One in five UK adults (22%) admit to still playing with toy cars, even when the children aren’t around, according to new research. 

And while half of this group (11%) is quite happy to do so in the company of other adults, the same number prefers to do so only in private. 

The research goes on to further underline the nation’s passion for the ever-popular toy car, with almost a third of adults (29%) admitting to still holding on to the models they owned as a child. One in ten (10%) are so protective of their precious mini marques that they hide them away for safe keeping, while a similar number (6.6%) are conversely so proud of their collection that they keep it on display at home. 

Such is the passion for toy cars among UK adults that one in seven (13%) have received one as a gift as an adult, while one in twenty (6%) haven’t, but wish they had.  A quarter (24%) also admit to being excited when buying a toy car as a gift because it brings back happy childhood memories.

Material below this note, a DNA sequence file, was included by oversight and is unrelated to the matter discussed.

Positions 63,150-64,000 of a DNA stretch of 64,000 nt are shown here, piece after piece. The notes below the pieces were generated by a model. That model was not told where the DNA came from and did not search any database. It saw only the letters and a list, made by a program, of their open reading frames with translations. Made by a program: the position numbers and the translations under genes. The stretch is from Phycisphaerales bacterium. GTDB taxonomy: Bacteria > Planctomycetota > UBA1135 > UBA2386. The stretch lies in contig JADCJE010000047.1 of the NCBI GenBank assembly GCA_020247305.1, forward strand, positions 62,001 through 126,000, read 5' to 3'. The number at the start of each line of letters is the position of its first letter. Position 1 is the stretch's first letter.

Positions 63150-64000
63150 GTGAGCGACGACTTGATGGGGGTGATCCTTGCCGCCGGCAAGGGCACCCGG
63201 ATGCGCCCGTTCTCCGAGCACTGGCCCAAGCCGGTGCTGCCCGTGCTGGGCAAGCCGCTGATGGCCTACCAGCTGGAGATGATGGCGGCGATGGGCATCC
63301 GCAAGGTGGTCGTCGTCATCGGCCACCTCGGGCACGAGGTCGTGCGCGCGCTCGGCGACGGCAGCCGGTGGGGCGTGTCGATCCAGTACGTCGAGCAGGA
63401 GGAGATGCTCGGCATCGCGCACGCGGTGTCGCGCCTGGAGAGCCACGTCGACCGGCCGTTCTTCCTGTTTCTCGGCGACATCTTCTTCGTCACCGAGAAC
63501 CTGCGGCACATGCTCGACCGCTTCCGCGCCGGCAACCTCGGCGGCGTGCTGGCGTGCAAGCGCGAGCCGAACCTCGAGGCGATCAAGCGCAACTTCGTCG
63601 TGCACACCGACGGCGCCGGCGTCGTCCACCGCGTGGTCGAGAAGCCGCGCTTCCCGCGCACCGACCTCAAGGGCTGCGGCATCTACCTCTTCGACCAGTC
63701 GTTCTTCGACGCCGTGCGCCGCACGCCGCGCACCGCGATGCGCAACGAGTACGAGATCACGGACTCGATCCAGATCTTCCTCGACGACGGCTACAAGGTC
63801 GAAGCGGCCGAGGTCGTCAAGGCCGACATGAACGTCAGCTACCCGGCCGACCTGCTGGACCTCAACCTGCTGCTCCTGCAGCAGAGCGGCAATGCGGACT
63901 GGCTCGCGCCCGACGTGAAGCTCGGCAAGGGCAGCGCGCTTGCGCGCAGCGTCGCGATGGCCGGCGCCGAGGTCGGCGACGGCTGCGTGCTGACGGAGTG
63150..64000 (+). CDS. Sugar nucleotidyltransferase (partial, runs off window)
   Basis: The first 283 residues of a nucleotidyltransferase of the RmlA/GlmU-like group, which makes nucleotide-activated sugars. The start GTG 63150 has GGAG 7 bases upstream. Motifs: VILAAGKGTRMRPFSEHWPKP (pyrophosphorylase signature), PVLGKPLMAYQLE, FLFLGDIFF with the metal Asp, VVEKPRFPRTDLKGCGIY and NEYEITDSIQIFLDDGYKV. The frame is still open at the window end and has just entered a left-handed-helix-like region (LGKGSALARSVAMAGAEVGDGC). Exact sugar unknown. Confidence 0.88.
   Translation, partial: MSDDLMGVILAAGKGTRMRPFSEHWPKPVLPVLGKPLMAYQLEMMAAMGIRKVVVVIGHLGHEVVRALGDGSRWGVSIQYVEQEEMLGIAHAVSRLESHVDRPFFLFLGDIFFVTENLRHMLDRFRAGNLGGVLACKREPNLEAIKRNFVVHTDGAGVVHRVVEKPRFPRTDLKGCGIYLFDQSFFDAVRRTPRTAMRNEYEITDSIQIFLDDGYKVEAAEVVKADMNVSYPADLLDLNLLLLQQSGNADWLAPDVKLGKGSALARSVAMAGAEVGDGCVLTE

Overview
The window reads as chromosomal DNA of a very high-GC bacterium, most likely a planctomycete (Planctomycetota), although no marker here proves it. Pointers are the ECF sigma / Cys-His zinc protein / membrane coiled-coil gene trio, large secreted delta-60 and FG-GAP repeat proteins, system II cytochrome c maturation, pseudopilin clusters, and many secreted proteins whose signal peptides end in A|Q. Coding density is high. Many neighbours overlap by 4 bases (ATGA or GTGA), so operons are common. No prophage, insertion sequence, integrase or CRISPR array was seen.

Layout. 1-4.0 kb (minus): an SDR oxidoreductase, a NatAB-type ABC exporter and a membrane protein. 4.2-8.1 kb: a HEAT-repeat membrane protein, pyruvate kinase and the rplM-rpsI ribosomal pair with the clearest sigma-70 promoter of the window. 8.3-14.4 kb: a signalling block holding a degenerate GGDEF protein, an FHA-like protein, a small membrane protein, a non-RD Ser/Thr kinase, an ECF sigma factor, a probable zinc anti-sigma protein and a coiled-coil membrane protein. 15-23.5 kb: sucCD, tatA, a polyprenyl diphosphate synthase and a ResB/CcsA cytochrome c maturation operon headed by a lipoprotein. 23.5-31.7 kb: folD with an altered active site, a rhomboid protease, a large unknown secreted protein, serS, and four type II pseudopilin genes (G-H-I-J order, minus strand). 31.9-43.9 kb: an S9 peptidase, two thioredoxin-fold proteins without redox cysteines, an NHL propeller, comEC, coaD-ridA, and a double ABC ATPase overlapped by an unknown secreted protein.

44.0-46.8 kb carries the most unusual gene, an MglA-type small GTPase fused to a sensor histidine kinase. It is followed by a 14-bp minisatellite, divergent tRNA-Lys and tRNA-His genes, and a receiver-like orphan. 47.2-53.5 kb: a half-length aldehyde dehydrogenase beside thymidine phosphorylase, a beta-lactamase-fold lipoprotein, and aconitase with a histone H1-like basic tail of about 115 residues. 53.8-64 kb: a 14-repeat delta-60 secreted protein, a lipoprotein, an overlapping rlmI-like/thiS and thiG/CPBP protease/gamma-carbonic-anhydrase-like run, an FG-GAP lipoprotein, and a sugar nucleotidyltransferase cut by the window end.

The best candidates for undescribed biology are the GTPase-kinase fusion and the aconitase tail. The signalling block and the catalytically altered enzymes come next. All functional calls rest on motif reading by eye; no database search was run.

Peter Jenkinson, professional Toyologist and founder of ‘Toyology’ commented: “We love toy cars as kids both big and small; they’re aspirational when you are young and still so when you have kids of your own. They look great on shelves at home as decorative display objects and of course are superb playthings with which to role play and create stories – either with or without the kids! It is hardly surprising that almost a quarter of us still get excited about buying a toy car as an adult.” 

Further underlining the popularity of the toy car over the years is research from leading trade magazine ‘Toy News’. In a poll among industry figures published in February 2015 to find the greatest toy of all time, Scalextric came in at number 4, with Matchbox Cars at 8, followed by Hot Wheels at number 38. 

The research of more than 2,000 UK adults by Opinion Matters was commissioned by Honda (UK) on the eve of one of the highlights of the UK social calendar, the Goodwood Festival of Speed. 

Honda (UK)’s highly-innovative and engaging stand has been created to look like a collection of children’s toy cars with over-sized toy boxes featuring life-size cars sitting inside each one.